Utah's state government has created laws to protect employees from being taken advantage of by employers. For instance, the laws protect employees illegal discrimination, unsafe workplaces, and too-low wages.
What Constitutes Part- or Full-Time Employment in Utah?
Since there are not any laws in Utah about how many hours you have to work to be a full-or part-time employee, who is a full-time employee is up to the company. Your employer is the one you have to check with to find out if you are a full-time employee or not.
What Is Utah’s Minimum Wage?
Utah’s minimum wage law copies the federal minimum wage law. The rate is $7.25 per hour. For employees who are under 20 years old and are still within the 90-day training period, the rate is $4.25 per hour. Tipped employees make $2.13 per hour.
Utah does not have its own laws on overtime, and, instead, it follows the Fair Labor Standards Act (FSLA). This federal law requires that any hours worked over 40 hours per week should be paid at 1 and ½ times the usual rate. Utah also does not have any limits on mandatory overtime. Since there are no limits on overtime, an employer can force an employee to work as many hours as they request.
Under the Affordable Care Act (ACA), everyone has to have health insurance. Not all employers are required to provide health insurance, but it is required of larger companies that operate in more than one state and have over 50 full-time employees. If a company has 25 or less employees, the company can get a tax-break for providing insurance.
The ACA has essential health benefits that must be offered, such as access to ambulances, prescription drug coverage, and ER services. Utah also has mandatory required benefits for insurance. Those include coverage for mental health benefits, diabetes coverage, and mastectomy coverage, to name a few.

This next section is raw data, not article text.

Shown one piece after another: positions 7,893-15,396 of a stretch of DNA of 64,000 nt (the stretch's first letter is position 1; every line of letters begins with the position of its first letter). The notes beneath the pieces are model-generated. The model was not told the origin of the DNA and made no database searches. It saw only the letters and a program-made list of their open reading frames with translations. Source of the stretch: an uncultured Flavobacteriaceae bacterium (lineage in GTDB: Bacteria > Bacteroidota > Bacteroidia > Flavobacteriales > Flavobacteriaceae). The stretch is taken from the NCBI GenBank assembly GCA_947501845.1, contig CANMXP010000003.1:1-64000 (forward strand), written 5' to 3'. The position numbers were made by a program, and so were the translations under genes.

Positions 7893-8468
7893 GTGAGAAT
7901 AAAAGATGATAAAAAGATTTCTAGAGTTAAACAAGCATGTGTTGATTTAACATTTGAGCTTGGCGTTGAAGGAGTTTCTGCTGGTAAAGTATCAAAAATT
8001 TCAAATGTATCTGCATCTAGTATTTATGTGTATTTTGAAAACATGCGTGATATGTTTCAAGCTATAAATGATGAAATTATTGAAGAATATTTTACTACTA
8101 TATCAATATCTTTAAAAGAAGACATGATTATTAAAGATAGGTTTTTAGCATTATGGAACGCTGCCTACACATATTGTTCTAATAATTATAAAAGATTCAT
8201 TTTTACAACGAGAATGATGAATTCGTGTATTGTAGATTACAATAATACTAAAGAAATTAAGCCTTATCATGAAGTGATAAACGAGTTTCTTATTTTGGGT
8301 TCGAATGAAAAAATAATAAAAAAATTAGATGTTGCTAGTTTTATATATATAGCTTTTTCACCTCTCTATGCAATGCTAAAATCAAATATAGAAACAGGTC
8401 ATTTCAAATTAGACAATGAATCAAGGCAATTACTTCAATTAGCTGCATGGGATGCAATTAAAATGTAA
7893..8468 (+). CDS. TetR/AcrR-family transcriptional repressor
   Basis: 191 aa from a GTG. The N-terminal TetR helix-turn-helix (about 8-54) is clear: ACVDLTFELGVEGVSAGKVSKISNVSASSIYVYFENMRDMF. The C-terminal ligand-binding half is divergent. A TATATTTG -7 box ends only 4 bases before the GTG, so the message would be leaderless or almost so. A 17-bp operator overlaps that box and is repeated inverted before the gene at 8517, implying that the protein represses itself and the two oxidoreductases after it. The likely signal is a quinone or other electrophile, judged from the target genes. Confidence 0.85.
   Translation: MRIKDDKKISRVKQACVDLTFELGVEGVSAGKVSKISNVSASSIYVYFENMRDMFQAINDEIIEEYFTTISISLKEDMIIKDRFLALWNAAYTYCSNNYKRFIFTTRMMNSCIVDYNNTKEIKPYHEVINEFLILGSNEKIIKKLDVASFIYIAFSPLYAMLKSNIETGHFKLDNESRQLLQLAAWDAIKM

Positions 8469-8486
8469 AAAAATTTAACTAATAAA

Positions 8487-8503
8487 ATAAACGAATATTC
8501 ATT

According to federal laws, an employer cannot discriminate against an employee based on race, color, religion, sex, citizenship status, age, national origin, disability, or genetic information. In Utah age discrimination only applies to those over 40. Utah also makes it illegal to discriminate based on sexuality, gender identity, AIDS/HIV status, or political and personal beliefs outside of work.
If your employer illegally discriminates against you, then you can file a complaint with the federal agency responsible for preventing discrimination, which is the Equal Employment Opportunity Commission (EEOC). Otherwise, you can file a complaint with Utah’s anti-discrimination agency, which is the Utah Antidiscrimination and Labor Division. Your employer cannot fire you or punish you for starting a discrimination complaint against them.
If you end up not being able to reach a satisfactory conclusion by filing a complaint with an agency, then you have the right to sue your employer. If you go to federal court, then your damages are limited by the size of your company. However, if you sue in Utah state court, then your damages are not limited. An award in Utah state court may include reinstatement into your old job, back pay and benefits, costs, punitive damages, and attorney’s fees. If you win punitive damages, which are damages intended to punish your employer, worth over $20,000, then half of the punitive damages must go into a state fund.
If you are a military member, then, under both federal and Utah law, you can leave your job for active duty or training and have the right to return to that exact position. You cannot lose any benefits or seniority for leaving.
Outside of that, Utah employers with more than 50 full-time employees have to follow the Family and Medical Leave Act (FMLA), but only if they engage in interstate commerce. With FMLA, you can leave for up to 12 weeks for illness, pregnancy, childbirth, adoption, or taking care of a sick family member. While you are gone, your company cannot cut off your medical benefits. When you return, your company has to give you back your position.
Where Can I Find a Local Employment Lawyer to Help Me?
If you think you are being denied your basic rights and protections offered by your state's labor laws, you should reach out to a Utah employment lawyer. They can help enforce your employment rights and protections.